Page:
The Catalonian town of Rasquera will allow a “cannabis club” to plant marijuana on 17 acres of city-owned property. “This is a chance to bring in money and create jobs,” says mayor Bernat Pellisa. The club will pay the town 650,000 euros annually.

Restoring solvency, stoner style…

Spain’s marijuana laws are, in the words of the UK Guardian, “ambiguous.” Growing and possessing pot for one’s own use is legal; cannabis clubs say all they’re doing is making it easier to do so. The mayor says he’s vetted the idea with lawyers and it, um, meets the smell test.

“The deal will turn Rasquera, where local produce traditionally includes olives, almonds and goats, into one of the biggest legal suppliers of cannabis in Europe,” the Guardian says.

Two thoughts occur to us: 1) The Greeks, themselves known for olives, might want to look into this. 2) We’re wondering why we haven’t heard anything from our office in Spain in a while. We’re headed over there next month to check up on them…

“I always find The 5 Min. Forecast very useful and entertaining, but so far, I haven’t seen anyone commenting on the near-term impacts from the impending confluence of several macroeconomic trends in the USA.”

“Those trends are: The ultra-bloated money supply, super-low velocity of money, incoming cash from the panicky eurozone, downward-trending leading indicators pointing to a recession on the horizon and the bubble du jour stock market.”

“Specifically, how can we know whether or not the bloated money supply will create sufficient inflation in the stock market prices to offset declining real (but increasingly inflated) earnings? How does one play such a situation when not only is the game constantly changing, but the value of the chips is no longer stable?”

“If the stock market is now rising on low volume due to liquidity created by the bloated world money supply as well as a lack of profitable alternative investments in Europe, will the mild recession forecast by ECRI be able to overcome the inflation and fear trade and cause a pullback in U.S. stock prices, or will it just appear to slow stock price growth (maybe like what’s going on in China)?

“To short (the market) or not to short, that is the question.”

The 5: This comes back to the fever-and-chills scenario we painted briefly on Monday. The economy and market recovered for much of 2009 and then slowed down after QE1 ended. Then came QE2 in the second half of 2010 and things took off again. Then QE2 wound down and everything started looking ugly in the late summer/early fall of 2011.

Now the Fed is promising ultra-low rates through 2014 and smashing the long end of the yield curve. You could be forgiven for thinking of it as QE3 by another name. And sure enough, there’s fever again.

This fever-and-chill cycle could drag on longer than you might think. But it can’t go on forever, and when it ends, it will end in tears.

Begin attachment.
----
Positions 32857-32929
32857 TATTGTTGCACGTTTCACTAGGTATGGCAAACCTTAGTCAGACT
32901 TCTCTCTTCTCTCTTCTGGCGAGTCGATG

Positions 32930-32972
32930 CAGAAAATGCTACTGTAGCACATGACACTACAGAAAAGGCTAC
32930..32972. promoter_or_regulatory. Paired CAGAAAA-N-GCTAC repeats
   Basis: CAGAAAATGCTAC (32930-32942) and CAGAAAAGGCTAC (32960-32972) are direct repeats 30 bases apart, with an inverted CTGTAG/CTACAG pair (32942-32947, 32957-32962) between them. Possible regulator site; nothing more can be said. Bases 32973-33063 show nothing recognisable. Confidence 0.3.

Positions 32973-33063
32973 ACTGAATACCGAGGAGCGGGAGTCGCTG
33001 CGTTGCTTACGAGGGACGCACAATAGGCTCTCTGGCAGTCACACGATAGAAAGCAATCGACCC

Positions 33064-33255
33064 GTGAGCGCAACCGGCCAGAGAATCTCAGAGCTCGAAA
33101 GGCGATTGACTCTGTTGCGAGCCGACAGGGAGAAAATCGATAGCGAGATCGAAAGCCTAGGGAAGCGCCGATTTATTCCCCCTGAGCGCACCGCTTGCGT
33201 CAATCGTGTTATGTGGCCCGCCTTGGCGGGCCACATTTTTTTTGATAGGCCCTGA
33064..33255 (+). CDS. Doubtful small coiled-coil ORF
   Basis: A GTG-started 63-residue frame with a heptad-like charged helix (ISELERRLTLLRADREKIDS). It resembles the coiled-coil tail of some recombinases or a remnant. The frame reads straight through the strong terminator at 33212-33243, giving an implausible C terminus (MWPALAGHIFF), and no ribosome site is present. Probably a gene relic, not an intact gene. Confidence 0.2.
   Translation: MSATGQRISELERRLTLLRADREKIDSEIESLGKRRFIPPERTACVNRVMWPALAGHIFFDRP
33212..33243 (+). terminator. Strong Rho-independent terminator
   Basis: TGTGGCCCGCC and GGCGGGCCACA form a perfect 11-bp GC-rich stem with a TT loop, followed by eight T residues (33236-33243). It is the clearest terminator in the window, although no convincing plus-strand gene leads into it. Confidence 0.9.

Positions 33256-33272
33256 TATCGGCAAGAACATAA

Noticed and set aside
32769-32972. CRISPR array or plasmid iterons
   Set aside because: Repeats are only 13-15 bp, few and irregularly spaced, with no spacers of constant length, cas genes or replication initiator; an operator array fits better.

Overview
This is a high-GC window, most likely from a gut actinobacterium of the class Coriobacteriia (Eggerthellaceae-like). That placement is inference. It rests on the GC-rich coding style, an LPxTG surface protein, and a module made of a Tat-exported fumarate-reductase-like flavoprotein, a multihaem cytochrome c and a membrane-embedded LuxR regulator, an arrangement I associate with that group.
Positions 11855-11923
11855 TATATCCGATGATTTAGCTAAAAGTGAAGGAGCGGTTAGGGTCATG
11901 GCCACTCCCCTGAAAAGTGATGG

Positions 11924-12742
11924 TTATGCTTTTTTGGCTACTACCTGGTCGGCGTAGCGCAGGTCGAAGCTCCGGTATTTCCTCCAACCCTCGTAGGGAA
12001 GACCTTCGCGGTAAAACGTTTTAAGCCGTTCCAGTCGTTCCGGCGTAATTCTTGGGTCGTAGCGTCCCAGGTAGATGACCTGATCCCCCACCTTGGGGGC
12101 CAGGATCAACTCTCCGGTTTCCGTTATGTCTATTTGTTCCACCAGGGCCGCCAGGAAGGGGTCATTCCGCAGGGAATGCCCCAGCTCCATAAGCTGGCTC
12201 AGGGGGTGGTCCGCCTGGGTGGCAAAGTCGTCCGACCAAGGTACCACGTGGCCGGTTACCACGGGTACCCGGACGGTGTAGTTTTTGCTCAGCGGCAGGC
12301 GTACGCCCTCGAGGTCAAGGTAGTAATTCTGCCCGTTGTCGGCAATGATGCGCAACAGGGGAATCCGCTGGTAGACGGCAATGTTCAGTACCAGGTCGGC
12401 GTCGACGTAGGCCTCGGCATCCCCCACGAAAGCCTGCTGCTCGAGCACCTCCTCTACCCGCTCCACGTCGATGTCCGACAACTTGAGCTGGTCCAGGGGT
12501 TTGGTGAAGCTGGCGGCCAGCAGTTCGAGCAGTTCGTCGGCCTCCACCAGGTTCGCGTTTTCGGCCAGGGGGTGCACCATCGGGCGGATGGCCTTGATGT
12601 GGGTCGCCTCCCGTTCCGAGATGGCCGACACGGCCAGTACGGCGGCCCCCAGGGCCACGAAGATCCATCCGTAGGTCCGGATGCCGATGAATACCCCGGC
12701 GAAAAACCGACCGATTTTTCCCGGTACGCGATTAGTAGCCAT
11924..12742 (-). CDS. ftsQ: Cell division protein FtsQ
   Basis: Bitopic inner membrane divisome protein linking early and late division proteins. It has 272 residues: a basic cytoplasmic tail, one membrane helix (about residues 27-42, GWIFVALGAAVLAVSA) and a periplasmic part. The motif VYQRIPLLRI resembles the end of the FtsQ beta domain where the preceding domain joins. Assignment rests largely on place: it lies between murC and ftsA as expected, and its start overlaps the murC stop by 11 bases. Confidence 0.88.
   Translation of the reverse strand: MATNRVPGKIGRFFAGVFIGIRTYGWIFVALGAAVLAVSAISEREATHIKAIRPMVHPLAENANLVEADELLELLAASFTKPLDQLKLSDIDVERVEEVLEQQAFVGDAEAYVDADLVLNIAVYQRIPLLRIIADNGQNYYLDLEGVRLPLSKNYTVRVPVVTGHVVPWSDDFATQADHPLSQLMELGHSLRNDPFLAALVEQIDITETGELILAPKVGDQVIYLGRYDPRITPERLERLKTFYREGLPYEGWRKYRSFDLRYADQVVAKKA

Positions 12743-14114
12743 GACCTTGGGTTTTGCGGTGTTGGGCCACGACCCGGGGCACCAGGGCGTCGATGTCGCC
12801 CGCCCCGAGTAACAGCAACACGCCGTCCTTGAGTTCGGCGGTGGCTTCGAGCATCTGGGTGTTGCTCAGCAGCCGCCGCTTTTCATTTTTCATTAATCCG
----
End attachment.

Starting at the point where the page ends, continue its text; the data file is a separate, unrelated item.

“This is just a very curious story!” a reader writes. “I was investing in the Global X Farming ETF (BARN) because The 5 mentioned many times over that investments in farming should pay off handsomely in the future.”

“As this was a listed security, I was of the opinion that the responsible bourses would let only reputable companies issue and trade ETFs and they would also supervise these entities. Now I realize that the Global X Farming ETF does not exist anymore. How is such a thing possible in a totally regulated financial market like the USA?”

“Can you explain how such things happen, and also draw your readers to the fact that this company, obviously, is not trustworthy?”

The 5: Nothing suspicious as far as we can tell. Global X shut down eight ETFs last month, including BARN, because they couldn’t attract enough assets to make their operation profitable.

There’s a lesson in here about not jumping into brand-new ETFs until they get a chance to establish themselves. If it’s ag exposure you want, there’s ample liquidity in MOO for stocks and DBA for farm commodities.

“The powers that be,” writes a reader with another theory about why gold got whacked on Wednesday, “know that Ron Paul will take his best damn shot and use gold and silver as the best money.”

“What better way to give Bennie an ‘out’ than by thrashing gold and silver prices once he starts, so he can smugly point at the gold gyrations and claim the dollar is more stable and less prone to those damn speculators in the shadows?”

The 5: Hmmm… As coincidence would have it, the good doctor hauled out a Silver Eagle during Bernanke’s testimony on Wednesday, explaining it could buy four gallons of gasoline in 2006 and 11 gallons today. “That’s preservation of value.”

Silver had already fallen from $37.50 to $36 when he said that… but it plummeted to nearly $34 in the following 15 minutes.

Just sayin’…

Have a good weekend,

Addison Wiggin
The 5 Min. Forecast

P.S. “It’s a win!” says an email just in from Abe Cofnas.

We were on the edge of our seat wondering how Abe’s mock trade in the binary options market would make out this week… enough to hold off publishing today’s 5 till after the close.

“When our Wall Street 30 binaries expired at 4:00 p.m. today,” says Abe, “the underlying Dow futures were trading for 12,968 — more than enough to put our 12,925 binaries in the money. A winning binary always pays out $100. That means we made a $17.75 profit for each of our binary positions.”

All told, a 24% gain between Monday and Friday. “I dare you,” Abe adds audaciously, “to name another investment vehicle with that kind of reliable profit potential in four days or less!”

Stay tuned for another mock trade next week… followed soon by a chance to get in on the action yourself.